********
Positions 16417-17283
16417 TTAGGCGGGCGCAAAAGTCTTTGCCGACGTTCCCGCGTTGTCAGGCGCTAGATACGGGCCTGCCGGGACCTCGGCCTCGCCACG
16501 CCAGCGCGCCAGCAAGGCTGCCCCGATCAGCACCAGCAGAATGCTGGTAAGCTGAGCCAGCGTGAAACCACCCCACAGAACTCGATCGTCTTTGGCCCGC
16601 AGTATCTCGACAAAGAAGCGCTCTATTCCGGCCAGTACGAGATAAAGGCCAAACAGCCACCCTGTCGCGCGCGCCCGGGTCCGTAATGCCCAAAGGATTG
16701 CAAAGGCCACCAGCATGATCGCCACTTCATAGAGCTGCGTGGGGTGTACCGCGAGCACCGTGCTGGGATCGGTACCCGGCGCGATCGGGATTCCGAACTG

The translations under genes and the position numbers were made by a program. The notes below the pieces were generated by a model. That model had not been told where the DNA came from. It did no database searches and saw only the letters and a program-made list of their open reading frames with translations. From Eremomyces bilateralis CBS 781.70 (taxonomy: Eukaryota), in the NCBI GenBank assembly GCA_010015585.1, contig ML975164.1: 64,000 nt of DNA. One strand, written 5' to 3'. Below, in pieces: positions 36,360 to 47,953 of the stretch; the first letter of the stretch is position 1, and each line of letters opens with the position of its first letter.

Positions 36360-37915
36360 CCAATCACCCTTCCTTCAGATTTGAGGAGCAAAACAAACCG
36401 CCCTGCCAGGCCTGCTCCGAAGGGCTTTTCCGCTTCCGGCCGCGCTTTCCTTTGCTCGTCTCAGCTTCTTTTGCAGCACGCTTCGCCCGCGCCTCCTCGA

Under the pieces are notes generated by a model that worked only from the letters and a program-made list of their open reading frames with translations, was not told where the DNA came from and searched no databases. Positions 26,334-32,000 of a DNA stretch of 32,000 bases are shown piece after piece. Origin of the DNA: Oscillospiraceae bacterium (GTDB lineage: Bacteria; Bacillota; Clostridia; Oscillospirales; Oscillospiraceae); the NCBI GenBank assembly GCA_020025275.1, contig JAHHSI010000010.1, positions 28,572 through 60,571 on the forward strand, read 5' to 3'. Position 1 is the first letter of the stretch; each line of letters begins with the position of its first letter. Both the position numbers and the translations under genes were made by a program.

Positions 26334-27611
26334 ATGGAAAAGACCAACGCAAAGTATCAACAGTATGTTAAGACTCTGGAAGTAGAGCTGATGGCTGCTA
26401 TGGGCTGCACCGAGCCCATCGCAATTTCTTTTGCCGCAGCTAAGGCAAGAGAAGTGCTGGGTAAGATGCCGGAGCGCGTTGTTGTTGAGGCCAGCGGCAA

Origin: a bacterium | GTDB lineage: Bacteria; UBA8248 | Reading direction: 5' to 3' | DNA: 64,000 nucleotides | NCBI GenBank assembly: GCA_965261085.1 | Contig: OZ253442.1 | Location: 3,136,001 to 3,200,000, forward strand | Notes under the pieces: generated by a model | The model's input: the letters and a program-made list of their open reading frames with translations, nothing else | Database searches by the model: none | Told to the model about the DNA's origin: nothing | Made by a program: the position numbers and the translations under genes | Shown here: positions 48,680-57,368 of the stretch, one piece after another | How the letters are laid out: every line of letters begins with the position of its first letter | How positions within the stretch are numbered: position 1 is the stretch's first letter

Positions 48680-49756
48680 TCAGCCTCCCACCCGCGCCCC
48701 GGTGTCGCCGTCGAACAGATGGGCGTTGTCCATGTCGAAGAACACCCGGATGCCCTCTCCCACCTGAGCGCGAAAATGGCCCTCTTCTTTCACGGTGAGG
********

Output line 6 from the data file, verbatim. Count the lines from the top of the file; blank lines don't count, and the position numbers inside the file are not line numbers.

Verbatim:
The translations under genes and the position numbers were made by a program. The notes below the pieces were generated by a model. That model had not been told where the DNA came from. It did no database searches and saw only the letters and a program-made list of their open reading frames with translations. From Eremomyces bilateralis CBS 781.70 (taxonomy: Eukaryota), in the NCBI GenBank assembly GCA_010015585.1, contig ML975164.1: 64,000 nt of DNA. One strand, written 5' to 3'. Below, in pieces: positions 36,360 to 47,953 of the stretch; the first letter of the stretch is position 1, and each line of letters opens with the position of its first letter.